Who is The Boy from Medellin for?
I kept wondering this as I watched Matthew Heineman’s sleek and intimate documentary about Colombian superstar J. Balvin. Set in the week leading up to Balvin’s concert in his (and my, it must be noted) home town of Medellin, Colombia, The Boy from Medellin is less a music doc than a character study. The Cartel Land and City of Ghosts director handily manages to construct an unvarnished behind the scenes look at the man behind “J. Balvin.” José Álvaro Osorio Balvín offers himself to Heineman’s probing gaze with the same earnestness with which he lets fans everywhere — at photo shoots and gyms, on the streets and at concerts — take selfies with him. He’s not shy about sharing his story nor letting the camera catch him at his most vulnerable, whether that be at the shower or in conversation with his spiritual advisor. José has a charming self-effacing way about him, he truly wants to be seen by audiences and to truly connect with them either in those spur of the moments or in the manufactured ones he creates in concerts and social media.
And there is a level of access here that suggests we’re not just meeting the outward persona this young paisa created with his music but the adult he may well yet become. This may be no mere biographical doc but Heineman does spend time getting you up to date on Balvin’s life and career so that you can better appreciate why his concert in Medellin’s Atanasio Girardot stadium means so much to him. A montage showing Balvin going from demoing a song with his collaborators, then slowly to different (and increasingly bigger) crowds is one of the many moments where The Boy from Medellin’s narrative efficiency is most obviously displayed.
Focused as it is on giving us a verité look at Balvin’s week leading up to his big gig, the doc is necessarily light on these broader strokes. Which is fine when distilling the career of a successful musical artist and providing an empathetic portrait of an individual grappling with his mental wellbeing, but less so when a sociopolitical clash that speaks to decades of a country’s inequality must be summarized to explain why protests around Colombia ahead of Balvin’s concert risk derailing the apolitical message of peace and love he so prides himself on delivering with his music and persona. In many ways, The Boy from Medellin betrays the very spirit of Balvin’s crossover success (he openly admits he’s refused to record songs in English because he wanted to stay true to his roots) and even of the heartwarming narrative of “José” finding a way to address complaints he’s now so far away from Medellin and Colombia that he’s lost touch with his home country and its peoples.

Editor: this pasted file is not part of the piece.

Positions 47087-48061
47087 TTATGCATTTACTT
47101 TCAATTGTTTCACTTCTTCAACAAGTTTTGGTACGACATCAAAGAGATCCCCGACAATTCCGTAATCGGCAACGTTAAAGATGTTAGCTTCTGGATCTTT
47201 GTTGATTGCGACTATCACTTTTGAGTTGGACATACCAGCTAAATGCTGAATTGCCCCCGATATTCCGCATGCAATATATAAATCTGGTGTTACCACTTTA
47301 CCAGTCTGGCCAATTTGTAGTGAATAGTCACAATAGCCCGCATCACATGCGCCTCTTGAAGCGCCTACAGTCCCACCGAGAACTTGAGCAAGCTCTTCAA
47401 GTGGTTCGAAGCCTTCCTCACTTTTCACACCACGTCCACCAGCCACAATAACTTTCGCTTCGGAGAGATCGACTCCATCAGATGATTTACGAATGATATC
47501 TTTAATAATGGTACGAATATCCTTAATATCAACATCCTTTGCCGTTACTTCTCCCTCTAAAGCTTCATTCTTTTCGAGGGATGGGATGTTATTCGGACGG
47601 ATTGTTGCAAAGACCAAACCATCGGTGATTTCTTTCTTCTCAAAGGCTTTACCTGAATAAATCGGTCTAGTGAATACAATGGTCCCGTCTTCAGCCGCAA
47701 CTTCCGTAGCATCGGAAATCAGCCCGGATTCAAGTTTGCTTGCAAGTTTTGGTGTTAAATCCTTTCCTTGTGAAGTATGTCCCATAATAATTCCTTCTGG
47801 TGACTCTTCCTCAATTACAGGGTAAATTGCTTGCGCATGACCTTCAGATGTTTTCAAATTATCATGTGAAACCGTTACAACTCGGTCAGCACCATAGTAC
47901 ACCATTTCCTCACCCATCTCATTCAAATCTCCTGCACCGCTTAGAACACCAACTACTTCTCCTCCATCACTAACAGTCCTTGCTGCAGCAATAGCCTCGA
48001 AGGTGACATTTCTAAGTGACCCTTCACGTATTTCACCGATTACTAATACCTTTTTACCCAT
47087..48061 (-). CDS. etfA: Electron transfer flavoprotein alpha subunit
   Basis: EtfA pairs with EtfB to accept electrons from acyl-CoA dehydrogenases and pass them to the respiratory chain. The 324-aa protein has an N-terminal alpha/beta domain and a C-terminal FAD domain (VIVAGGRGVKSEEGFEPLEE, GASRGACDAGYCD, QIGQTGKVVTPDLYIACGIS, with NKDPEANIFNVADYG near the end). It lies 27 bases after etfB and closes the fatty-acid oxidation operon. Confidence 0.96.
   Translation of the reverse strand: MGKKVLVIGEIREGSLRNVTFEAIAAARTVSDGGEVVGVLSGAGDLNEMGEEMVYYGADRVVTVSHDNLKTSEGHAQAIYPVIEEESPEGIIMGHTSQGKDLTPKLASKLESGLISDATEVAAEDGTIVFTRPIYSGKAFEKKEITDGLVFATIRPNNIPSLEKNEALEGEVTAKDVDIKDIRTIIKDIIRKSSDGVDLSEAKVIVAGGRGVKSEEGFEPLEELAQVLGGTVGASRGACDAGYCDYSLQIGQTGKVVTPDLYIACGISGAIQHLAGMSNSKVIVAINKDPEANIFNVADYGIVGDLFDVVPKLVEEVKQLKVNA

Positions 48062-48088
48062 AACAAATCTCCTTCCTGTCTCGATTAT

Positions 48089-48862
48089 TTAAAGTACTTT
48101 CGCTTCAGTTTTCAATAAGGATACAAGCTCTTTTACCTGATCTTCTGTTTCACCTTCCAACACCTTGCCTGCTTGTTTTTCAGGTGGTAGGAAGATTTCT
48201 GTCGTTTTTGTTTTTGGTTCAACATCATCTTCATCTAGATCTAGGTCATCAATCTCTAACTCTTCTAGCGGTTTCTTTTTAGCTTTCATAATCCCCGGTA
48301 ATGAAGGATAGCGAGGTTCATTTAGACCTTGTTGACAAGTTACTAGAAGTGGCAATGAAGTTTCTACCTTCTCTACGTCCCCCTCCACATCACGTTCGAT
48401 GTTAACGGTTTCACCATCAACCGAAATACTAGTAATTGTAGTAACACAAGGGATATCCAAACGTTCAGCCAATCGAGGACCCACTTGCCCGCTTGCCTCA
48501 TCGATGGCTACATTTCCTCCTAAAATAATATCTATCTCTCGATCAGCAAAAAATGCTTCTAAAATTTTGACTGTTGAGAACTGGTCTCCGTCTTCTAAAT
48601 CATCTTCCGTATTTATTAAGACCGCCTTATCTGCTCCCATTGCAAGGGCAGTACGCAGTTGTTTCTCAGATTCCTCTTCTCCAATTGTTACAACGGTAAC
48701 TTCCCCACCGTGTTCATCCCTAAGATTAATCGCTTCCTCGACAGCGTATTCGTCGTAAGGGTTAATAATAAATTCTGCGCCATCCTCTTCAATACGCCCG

In having Balvin address the camera in English in the film’s (albeit refreshingly candid) confessionals, as well as padding much of the news reports that give context to Colombia’s protest from English-language media, Heineman tacitly constructs an audience that is “global” by definition. The documentary may end up triumphantly showing Balvin finally addressing his fans with powerful words that show them he’s listening to the social unrest around them all, but the message of The Boy from Medellin can’t help but address everyone outside of that packed stadium, that changing city, that grieving country.
Which is all to say: this is a very well-put together nonfiction film that’s sure to be labeled “timely” and “urgent” if you’re to watch it from a U.S.-centered POV that will only understand Colombia’s protests as either preface or mirror images to this summer’s Black Lives Matter protests and which keenly puts questions about the role of the artist in the face of injustice front and center.
That universalizing feeling is admirable but, as a Colombian — albeit one who, like Balvin, gets to see his country from afar now that I live and work in the U.S. — it left me wanting a more localized point of view, one that didn’t end up framing Medellin, for instance, as synonymous with the Comuna 13 which, as in Balvin’s photo shoots, remains a mere colorful backdrop packaged for global audiences clamoring for local Colombian flavor. As much as I enjoyed The Boy from Medellin, I wish we’d gotten El niño de Medellin, instead.